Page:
We use the word apocalypse, and these days frequently, to describe the end of the world. But its literal meaning, from ancient Greek, is “uncovering”. No one can say for sure whether Covid-19 is our omega, but there’s no doubt we’re living through a time of revelations, of the unseen becoming visible.
Since India went into lockdown, we’ve seen indelible images of migrant labourers on a trudging exodus towards distant homes. We’ve seen them beaten by lathis and sprayed with industrial chemicals, as if they were the unfeeling parts of some machine. The privileged, some dabbling in domestic labour for the first time, watch as the inequality of our society is laid bare, thrown into sharp relief at interstate borders. This inequality also sends people across international borders: on foot, in boats, on planes. The transport varies; the migrant may have more or less to his name. But while the work he does is invaluable, the world does not want to see him.
“Does it work like this?” wonders Danny, the Sri Lankan protagonist of Aravind Adiga’s fourth novel. “You’re not wanted to begin with in your own home. Then illegal immigrants come to your country, take what little you have, and force you to go to Australia and become illegal there.” Amnesty explores what it means to live in society’s peripheral vision, while also constantly dodging the state’s surveilling eye.
Adiga, who has spent many years in Australia, says that in the late 1980s, “all you had to do was stand near Sydney’s Central train station, and sooner or later, a desi would come to you, begging for help with his visa problem.” He was always aware “there was another kind of Indian in Sydney, one on the verge of losing legal status and slipping into the shadows”.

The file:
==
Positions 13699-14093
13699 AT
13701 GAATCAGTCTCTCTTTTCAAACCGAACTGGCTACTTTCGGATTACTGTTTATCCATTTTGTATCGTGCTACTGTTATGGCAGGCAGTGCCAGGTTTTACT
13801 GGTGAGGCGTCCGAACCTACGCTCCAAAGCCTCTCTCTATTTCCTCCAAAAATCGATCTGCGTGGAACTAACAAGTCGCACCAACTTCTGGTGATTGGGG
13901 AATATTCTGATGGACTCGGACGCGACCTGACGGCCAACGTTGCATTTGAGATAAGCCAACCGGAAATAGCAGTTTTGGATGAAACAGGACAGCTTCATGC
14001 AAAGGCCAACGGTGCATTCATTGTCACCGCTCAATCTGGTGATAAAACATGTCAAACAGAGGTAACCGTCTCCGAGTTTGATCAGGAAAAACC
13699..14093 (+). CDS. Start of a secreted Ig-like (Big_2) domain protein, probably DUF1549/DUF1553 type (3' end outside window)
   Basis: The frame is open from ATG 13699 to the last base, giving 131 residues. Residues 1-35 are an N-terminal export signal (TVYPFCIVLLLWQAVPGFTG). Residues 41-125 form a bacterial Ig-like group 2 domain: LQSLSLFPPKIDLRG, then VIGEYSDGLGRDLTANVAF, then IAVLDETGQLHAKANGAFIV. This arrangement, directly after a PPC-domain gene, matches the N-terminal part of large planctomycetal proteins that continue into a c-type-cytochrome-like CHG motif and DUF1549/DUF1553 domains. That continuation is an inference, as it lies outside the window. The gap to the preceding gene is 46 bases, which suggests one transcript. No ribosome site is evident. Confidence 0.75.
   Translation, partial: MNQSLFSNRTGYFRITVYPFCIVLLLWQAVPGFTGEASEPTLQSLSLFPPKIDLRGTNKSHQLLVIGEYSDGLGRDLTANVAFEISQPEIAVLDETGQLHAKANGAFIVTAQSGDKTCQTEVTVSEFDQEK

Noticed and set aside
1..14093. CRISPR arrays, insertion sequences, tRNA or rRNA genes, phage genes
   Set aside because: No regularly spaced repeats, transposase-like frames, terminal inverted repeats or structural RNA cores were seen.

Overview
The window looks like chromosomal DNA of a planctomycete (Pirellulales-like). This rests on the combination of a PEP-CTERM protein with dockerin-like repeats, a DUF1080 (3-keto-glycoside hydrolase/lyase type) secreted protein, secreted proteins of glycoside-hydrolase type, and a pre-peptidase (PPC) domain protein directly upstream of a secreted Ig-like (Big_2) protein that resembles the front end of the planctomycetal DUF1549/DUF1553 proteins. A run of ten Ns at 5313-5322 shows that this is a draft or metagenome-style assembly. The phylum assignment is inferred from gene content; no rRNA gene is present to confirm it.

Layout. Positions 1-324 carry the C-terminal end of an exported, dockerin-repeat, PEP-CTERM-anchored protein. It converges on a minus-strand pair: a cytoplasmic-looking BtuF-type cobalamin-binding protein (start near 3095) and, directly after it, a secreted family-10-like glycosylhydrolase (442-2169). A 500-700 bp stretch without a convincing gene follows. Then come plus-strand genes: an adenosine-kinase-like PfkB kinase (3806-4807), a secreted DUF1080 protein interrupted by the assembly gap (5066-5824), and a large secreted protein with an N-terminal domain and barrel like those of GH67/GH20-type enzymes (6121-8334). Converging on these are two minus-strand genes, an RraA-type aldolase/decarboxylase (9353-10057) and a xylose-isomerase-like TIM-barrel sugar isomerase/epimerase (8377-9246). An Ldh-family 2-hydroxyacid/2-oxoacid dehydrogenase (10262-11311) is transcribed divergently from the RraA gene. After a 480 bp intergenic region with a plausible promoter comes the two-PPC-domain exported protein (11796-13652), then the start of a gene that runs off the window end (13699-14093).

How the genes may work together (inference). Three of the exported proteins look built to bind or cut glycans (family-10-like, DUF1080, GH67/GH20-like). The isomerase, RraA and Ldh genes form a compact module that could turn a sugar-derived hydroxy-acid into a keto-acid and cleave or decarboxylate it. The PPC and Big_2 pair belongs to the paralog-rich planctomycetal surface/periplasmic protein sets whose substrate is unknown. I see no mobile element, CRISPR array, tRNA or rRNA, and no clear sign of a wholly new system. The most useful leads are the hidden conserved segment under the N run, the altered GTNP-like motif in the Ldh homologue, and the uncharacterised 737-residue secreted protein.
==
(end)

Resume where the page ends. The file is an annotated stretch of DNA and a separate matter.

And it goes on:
Danny was inspired by a story Adiga heard among the Eastern Tamils of Batticaloa (“a minority within a minority”) when he was a reporter for Time magazine. A victim of state torture had fled to Australia and “sent just one postcard of the Sydney Opera House back home, in which he had written the words: ‘Never coming back.’ Danny is that young man.”
Adiga imagines “a non-Indian, but Hindu, observer moving through a western cityinterpreting his path via Saiva images of fire and self-punishment”. He finds it liberating to “describe the world through a Hindu gaze when the setting is outside. In India, everything is now political, and I worry that my freedom to write about my own cultural heritage is limited, nlest it be misinterpreted,” he says.
Over the course of one life-changing day, Danny, who works as a cleaner, navigates the “thick bum” (working class) and “thin bum” (young professional) neighbourhoods of Sydney. He describes “the eyeshock” of recognition when encountering other South Asians, and his invisibility to most Australians. In constant danger of being “dobbed in” and deported, Danny’s troubles are intensified by a possible murderer, “two shades darker than the whites and two shades lighter than the blacksEverything in the room was evolving toward him.” The knowledge each man has about the other turns the screw of Amnesty’s compressed timeline. As Danny’s phone pings with ominous messages from “the Doctor”, the city watches him through screens, cameras and the eyes of strangers.
Adiga’s background in journalism, his powers of social observation and the thriller-inspired plot make clear the precarity of Danny’s situation. This is set off by two profligate characters, “a parody, or inversion”, of the sports gambling-addicted protagonists of Peter Carey’s Oscar and Lucinda. “Gambling is a celebration of Australian individualism, of the right to live as one chooses,” Adiga says, while, for Danny, life is one bad bet after another. The odds are always against him.
Danny longs to live under the protection of “This object of wonder, this incorruptible thing, the blondest animal in Australia: their Rule of Law”, even while his continued presence in the country violates it. Besides mining this irony, Adiga exposes “how Australia, which has been a relatively egalitarian society for much of its history, is changing into another sort of nation, more racially diverse, certainly, but whose diversity is also masking the entrenchment of an unfair class system”.
“I’ve always felt that the Indian middle class was profoundly more liberal than its Australian equivalent,” Adiga had said in a pre-pandemic conversation, while pointing out that our rule of law is weaker. Yet now, as people die due to draconian and bungled orders, or struggle to procure basic supplies without relevant documents, some Indians still can’t admit that their privilege is a lucky accident in a rigged system.